This is why it has been said for YEARS that PROFILE dimension isn't enough BY ITSELF, you also need the MIN/MAX values, and the MIN/MAX compare to 1/2 of the total tolerance zone (for form & location)
        sigpic
        Originally posted by AndersI
        I've got one from September 2006 (bug ticket) which has finally been fixed in 2013.

        Comment


        • #7
          Just a note, your answer will depend on which standard you are working to. You mention ASME Y14.5-2008 but there is no such standard. Do you mean 2009? Or perhaps 2018?

          Comment


          • #8
            Measuring Profile is pretty straight forward. You just take enough hits along the surface to satisfy yourself that you have enough coverage to capture the highs and lows. Reporting has always been a problem. You can't reduce it down to a single meaningful number. If the profile met size and shape requirements, the single number could be meaningful. But when you are out of tolerance there are a lot possibilities. Shape could be right but too much material, Shape could be right but not enough material, Shape could be right but skewed to the datums or Shape is way out of shape.

            Comment


            • BIGWIG7
              BIGWIG7 commented
              Editing a comment
              ok so what is the correct way to report it? is pcdmis's way correct or not?

          • #9
            Originally posted by kingsld1 View Post
            Measuring Profile is pretty straight forward. You just take enough hits along the surface to satisfy yourself that you have enough coverage to capture the highs and lows. Reporting has always been a problem. You can't reduce it down to a single meaningful number. If the profile met size and shape requirements, the single number could be meaningful. But when you are out of tolerance there are a lot possibilities. Shape could be right but too much material, Shape could be right but not enough material, Shape could be right but skewed to the datums or Shape is way out of shape.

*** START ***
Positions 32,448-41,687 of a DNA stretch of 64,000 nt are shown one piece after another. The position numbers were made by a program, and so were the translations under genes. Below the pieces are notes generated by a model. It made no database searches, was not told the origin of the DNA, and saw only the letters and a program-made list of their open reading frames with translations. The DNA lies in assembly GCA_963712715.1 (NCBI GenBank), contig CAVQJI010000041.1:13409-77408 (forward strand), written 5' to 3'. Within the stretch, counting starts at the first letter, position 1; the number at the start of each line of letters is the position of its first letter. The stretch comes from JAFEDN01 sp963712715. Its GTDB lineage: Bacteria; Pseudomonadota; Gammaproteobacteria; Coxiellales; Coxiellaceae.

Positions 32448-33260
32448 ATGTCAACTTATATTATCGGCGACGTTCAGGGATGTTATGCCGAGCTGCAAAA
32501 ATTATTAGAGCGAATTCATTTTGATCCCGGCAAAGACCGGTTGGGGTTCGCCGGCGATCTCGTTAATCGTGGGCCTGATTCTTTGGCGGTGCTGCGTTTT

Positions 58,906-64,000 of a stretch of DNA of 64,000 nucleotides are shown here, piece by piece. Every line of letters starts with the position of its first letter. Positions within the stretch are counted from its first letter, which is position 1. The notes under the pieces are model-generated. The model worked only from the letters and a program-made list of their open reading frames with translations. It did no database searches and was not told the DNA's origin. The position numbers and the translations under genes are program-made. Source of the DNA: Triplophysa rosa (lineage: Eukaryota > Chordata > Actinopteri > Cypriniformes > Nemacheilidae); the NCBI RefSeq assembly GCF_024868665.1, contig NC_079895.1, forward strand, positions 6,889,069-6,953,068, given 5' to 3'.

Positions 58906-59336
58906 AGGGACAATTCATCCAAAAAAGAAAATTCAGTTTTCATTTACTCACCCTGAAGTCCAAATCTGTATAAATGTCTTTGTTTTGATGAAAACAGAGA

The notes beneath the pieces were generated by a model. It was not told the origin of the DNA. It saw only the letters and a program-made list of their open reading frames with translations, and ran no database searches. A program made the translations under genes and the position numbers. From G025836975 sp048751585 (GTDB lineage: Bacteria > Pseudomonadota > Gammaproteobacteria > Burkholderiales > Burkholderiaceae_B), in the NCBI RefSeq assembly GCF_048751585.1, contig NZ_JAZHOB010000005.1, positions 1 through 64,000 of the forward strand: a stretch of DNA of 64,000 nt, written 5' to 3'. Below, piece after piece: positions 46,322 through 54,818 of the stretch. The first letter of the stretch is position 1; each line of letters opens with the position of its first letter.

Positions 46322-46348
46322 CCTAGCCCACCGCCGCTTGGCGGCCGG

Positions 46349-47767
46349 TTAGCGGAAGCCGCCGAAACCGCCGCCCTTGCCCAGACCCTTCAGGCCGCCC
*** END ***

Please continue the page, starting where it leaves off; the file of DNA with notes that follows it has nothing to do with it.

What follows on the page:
This is why (IMO) reporting "T" for each point is superior for seeing if the part is good or bad and where it is bad if it is bad. PROFILE 0.0015" = +/-0.00075" all day long for each point, no possibility of not understanding it.
            sigpic
            Originally posted by AndersI
            I've got one from September 2006 (bug ticket) which has finally been fixed in 2013.

            Comment


            • VinniUSMC
              VinniUSMC commented
              Editing a comment
              This for sure. T values instead of "Profile" (reporting in PC-DMIS).

          • #10
            Originally posted by Matthew D. Hoedeman View Post